ESPN calls Jackie Robinson's first contract with s Major League Baseball team from 1947 "[t]he most significant document in Major League Baseball history," and reports that it's going to be hitting the auction block for the very first time next month. On November 16th, the bidding will conclude at the Jackie Robinson Museum in Manhattan, where the document is expected to fetch millions.
How much Jackie Robinson's first MLB contract, signed with the Brooklyn Dodgers in an event that broke the racist color barrier in baseball for the first time, is actually worth is a matter for the interested bidders to decide. But in 2013 the contract's consignor Collectors Cafe had it appraised alongside Robinson's 1945 contract with the minor league Dodgers-affiliated Montreal Royals, and they were found to be worth a total of $36 million. The documents' appraiser Seth Kaller was exuberant about the documents' value at the time:
"These contracts cannot simply be described or valued as sports documents. Their effect on American history, and even the world, transcends the bounds of sports. Jackie Robinson's contracts are documents of freedom in the same vein as the Declaration of Independence, the Constitution and the Emancipation Proclamation."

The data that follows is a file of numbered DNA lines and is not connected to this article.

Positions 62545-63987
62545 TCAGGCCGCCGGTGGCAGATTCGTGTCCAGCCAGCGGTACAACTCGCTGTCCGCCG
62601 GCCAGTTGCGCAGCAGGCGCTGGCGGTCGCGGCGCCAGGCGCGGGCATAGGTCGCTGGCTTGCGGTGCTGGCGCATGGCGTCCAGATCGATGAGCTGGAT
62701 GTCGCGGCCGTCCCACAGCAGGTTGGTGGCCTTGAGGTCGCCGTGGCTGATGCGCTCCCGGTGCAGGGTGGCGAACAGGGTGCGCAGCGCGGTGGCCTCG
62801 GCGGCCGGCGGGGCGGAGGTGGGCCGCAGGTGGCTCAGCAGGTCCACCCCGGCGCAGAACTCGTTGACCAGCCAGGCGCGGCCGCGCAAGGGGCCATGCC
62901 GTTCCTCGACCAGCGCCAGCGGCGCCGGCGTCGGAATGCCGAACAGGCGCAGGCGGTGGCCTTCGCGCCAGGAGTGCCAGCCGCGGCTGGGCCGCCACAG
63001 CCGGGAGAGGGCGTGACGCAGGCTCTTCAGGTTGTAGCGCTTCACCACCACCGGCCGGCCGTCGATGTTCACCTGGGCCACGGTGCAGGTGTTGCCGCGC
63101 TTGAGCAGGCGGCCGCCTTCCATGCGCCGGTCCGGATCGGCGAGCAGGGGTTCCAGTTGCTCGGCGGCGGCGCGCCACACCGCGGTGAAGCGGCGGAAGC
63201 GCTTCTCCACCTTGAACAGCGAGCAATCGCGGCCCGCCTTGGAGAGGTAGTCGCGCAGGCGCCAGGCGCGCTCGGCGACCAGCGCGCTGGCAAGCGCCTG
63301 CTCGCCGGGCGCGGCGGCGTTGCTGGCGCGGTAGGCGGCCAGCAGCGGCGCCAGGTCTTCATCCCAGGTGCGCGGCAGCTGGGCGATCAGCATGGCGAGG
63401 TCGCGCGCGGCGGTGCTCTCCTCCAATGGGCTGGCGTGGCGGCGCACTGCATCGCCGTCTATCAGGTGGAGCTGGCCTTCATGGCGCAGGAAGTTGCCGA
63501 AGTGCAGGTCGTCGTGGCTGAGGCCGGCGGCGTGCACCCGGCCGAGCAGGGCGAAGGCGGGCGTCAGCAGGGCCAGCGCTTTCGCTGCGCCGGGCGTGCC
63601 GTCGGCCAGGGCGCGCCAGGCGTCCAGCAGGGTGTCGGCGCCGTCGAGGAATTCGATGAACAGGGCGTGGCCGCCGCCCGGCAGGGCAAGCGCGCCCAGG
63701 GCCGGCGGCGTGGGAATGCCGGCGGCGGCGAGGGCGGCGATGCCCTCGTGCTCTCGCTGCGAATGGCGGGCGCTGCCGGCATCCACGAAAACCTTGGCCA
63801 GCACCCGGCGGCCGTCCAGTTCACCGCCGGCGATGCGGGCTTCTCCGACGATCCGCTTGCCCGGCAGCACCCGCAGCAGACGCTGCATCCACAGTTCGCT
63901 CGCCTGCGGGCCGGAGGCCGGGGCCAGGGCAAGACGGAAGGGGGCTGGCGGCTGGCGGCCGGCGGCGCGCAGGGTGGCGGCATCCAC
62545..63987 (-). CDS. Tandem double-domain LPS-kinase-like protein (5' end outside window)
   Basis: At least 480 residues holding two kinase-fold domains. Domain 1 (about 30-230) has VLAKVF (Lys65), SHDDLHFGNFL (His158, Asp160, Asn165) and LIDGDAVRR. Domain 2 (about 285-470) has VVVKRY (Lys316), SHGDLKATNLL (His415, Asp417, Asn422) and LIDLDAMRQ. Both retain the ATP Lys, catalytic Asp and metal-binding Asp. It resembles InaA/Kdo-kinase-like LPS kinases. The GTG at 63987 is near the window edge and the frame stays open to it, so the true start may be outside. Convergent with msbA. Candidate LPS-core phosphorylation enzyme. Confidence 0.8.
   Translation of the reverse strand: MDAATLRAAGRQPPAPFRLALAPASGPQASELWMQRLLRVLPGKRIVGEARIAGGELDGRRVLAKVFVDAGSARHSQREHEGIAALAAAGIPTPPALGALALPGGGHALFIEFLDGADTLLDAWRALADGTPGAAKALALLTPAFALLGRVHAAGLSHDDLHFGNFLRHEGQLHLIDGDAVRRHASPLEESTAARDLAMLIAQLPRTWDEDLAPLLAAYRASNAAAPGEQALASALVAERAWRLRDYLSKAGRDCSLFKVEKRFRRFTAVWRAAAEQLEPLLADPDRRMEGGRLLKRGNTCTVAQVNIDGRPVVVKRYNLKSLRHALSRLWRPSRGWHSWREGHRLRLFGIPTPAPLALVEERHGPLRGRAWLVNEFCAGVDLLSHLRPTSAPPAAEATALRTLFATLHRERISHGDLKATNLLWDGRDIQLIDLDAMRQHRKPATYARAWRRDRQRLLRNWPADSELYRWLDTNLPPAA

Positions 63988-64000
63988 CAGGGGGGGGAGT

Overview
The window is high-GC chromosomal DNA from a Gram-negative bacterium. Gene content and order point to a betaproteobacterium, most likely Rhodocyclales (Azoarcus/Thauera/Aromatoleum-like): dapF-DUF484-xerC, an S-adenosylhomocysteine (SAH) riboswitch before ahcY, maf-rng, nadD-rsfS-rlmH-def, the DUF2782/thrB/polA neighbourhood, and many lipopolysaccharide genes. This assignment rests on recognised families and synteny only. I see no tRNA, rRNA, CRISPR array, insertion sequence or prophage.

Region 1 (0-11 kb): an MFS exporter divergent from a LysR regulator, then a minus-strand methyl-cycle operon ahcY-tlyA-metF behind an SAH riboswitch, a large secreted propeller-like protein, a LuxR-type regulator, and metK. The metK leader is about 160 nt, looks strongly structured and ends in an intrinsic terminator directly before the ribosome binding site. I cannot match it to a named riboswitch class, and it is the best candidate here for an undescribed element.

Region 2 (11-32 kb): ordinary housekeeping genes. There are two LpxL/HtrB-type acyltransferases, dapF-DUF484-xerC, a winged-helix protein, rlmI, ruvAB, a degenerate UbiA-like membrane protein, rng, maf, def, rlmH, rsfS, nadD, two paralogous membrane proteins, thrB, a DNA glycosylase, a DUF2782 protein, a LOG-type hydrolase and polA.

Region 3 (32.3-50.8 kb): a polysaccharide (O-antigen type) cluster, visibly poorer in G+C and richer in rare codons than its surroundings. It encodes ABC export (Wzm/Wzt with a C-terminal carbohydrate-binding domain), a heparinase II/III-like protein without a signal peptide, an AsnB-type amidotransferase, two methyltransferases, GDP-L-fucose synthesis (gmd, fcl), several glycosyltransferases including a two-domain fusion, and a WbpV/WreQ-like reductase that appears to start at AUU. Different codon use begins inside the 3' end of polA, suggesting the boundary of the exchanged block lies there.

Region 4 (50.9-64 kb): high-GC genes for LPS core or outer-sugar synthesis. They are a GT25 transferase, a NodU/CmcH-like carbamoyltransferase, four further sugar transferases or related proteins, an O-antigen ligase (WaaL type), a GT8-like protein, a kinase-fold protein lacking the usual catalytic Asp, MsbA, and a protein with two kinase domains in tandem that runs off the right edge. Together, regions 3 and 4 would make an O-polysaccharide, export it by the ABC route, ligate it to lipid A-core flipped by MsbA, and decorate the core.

Adding to the contract's value is the fact that it is the only known copy still known to exist, as both MLB and the Dodgers say they don't have one. The copy in question was (naturally) Robinson's before it became a historical artifact, then ended up in the hands of the Brooklyn Historical Society. An anonymous hedge fund manager purchased them from the BHS, and that's who Collectors Cafe got it from, and how it ended up at auction in October.
The signatures on the contract are Robinson's, then Dodgers general manager Branch Rickey, and then Major League Baseball commissioner Ford Frick, and reflect's Robinson's $5,000 for his rookie season. Ten percent of the proceeds from the auction will go to the Jackie Robinson Foundation.